I sat down with Master Angelus last week.
1) What's your favorite part of being the Master of the Chicago Jedi Order?
It's definitely bringing people together to share their thoughts and experiences - whether at leadership meetings, member events, or conventions and demos. It's always fun to come across others who love Star Wars, especially those you might not normally encounter. I like that our group is so varied. We have teachers, doctors, writers, martial artists, students, lawyers. Where else would you come across such diversity.
2) What's your least favorite part of being the Master of the Chicago Jedi Order?
It would have to be all the work that happens behind the scenes. With so many projects it's hard to keep track of who is supposed to do what and by when. It does take up time in addition to regular events. However, all this needs to get done so that the events go as smoothly as possible. Thankfully, I have a great council to help me out.
3) Tell us something about the new Padawan training program. What makes it unique?
I'm excited by the Padawan training program. It had been a slow start with just one Master, one Apprentice. With the influx of new members we've had to review and formalize the process more. We have a comprehenisve curriculum to work on all aspects of training - mind, body, and spirit. I can see the time where we are promoting Knights every year at a Gathering.
4) How has the Jedi Realist movement changed in the last ten years?
The Jedi Realist Movement has gone more offline. I remember doing my training at an online academy exclusively. Then someone had the idea to meet offline and share knowledge at Gatherings. Those gatherings have inspired the growth of Chapters. Now, I see those chapters communicating with each other and organizing into a stronger community.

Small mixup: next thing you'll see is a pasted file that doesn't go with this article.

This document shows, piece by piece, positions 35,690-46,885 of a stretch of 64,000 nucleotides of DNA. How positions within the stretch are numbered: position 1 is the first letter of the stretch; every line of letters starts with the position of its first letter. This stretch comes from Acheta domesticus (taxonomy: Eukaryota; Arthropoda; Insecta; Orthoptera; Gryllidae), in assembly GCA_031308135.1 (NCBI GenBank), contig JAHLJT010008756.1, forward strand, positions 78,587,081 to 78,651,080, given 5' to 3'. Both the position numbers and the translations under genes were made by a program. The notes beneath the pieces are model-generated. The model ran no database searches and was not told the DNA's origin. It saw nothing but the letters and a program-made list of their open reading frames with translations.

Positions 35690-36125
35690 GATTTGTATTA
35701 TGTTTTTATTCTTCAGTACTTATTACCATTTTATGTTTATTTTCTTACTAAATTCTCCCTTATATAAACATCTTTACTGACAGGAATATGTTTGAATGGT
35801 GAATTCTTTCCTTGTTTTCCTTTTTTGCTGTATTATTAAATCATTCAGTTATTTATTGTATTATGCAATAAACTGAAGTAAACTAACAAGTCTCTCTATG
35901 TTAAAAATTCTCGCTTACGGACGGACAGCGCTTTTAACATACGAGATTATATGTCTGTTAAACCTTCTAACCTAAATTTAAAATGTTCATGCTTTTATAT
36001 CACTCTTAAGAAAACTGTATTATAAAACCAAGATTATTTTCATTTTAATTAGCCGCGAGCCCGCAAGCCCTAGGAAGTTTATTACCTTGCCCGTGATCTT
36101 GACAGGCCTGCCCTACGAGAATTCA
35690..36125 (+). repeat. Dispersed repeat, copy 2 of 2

5) What do you want the rest of the Jedi community to know about Chicago Jedi?
Chicago Jedi isn't just in Chicago. We have members throughout the US forming chapters of their own. We have open lines of communication with others across the globe. One of our missions is to build the community. Anyone interested in connecting with us is encouraged to do so.
6) How do you maintain your mundane life alongside your life as a professional Jedi and teacher/mentor?
I balance the two very carefully. At this point, both sides have blended well and support each other. My teaching profession has given me lots of insight and experience in the area of education which I used in developing our training program. The Jedi has exposed me to different people that have enriched my life and helped me to look at situation from various angles. I'm grateful to have a family that is supportive of everything I do.
7) What advice would you give to Jedi who want to start their own offline Jedi chapter?
My biggest piece of advice is to go ahead and do it. Each group has its own way of operating, its own focus. There will be a lot of trial and error, believe me. Eventually you get it to run - by itself, hopefully. Throughout the process you will have time for fine tuning, sometimes even changing direction. Remember, it is a process. It's also helpful to link up with others doing the work - whether it's people to help run the chapter, speak to colleagues, or find mentors. You aren't in this alone.
If you are interested in becoming a member or friend of Chicago Jedi, please check our Facebook page (Chicago Jedi), our MeetUp site (meetup.com/chicagojedi) or our home page (chicagojedi.com)